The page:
Combined heat, power and cooling

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The combined heat and power ( CHP ) is an extension of the combined heat and power (CHP): The heat generated by a block-type thermal power station , a solar thermal system or a geothermal system is used to operate an absorption chiller or adsorption chiller for air conditioning. The cold transport medium is usually treated water with a flow temperature of approx. 6 ° C. The cold generation can be done in summer in addition to the heat generation in winter or in warmer countries in year-round operation. In some cities, e.g. B. Chemnitz and Vienna , CHPP is also operated on a large scale by feeding large absorption chillers with heat from the existing district heating network. If the cooling takes place centrally, it is distributed to the customers via a district cooling network . Cold storage systems are usually integrated into such networks in order to be able to cover peak loads.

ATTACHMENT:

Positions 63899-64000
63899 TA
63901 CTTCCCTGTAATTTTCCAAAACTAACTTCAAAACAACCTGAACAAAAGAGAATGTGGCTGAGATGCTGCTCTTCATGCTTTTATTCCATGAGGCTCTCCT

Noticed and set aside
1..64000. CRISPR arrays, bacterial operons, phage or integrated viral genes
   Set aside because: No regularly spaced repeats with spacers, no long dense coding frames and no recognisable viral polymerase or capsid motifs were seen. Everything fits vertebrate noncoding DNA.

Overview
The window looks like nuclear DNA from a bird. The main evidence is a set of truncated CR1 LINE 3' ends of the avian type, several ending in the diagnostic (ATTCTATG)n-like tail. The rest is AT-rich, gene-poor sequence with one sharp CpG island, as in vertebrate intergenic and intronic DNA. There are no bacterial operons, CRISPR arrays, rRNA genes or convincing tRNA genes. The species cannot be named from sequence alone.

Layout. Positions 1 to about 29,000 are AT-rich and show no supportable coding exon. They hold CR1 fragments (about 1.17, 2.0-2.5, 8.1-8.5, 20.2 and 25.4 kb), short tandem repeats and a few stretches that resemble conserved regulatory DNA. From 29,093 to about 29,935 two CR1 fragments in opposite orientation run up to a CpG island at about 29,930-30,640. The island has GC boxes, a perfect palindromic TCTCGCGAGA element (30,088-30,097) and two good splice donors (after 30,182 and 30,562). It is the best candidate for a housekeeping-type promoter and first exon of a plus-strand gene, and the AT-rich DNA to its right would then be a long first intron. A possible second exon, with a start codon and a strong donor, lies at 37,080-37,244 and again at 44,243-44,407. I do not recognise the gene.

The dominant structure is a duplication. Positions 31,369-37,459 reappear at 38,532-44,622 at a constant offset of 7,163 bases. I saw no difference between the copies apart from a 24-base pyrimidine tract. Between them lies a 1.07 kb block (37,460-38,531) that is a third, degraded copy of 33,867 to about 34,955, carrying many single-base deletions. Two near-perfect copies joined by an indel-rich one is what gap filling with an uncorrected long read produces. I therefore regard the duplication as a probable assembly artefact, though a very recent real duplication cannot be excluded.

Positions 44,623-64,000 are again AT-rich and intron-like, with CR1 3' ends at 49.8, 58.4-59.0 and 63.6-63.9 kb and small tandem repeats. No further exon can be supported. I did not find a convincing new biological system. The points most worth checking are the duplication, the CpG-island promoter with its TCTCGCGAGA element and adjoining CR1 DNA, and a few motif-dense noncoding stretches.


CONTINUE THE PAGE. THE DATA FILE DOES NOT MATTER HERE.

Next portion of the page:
Although the absorption refrigeration machine, in contrast to an electrically operated compression refrigeration machine, requires higher investment costs and is more difficult to integrate due to the larger construction volumes, the CHPP has its advantages. In summer, not only does the hot water preparation serve as a heat sink for the CHPP, but also the evaporator of the absorption chiller. As a result, the number of annual operating hours of the CHP plant can be increased significantly and its profitability improved. In comparison to CHP and the additional operation of compression refrigeration machines, CHPP uses the primary energy sources more efficiently and thus reduces emissions.

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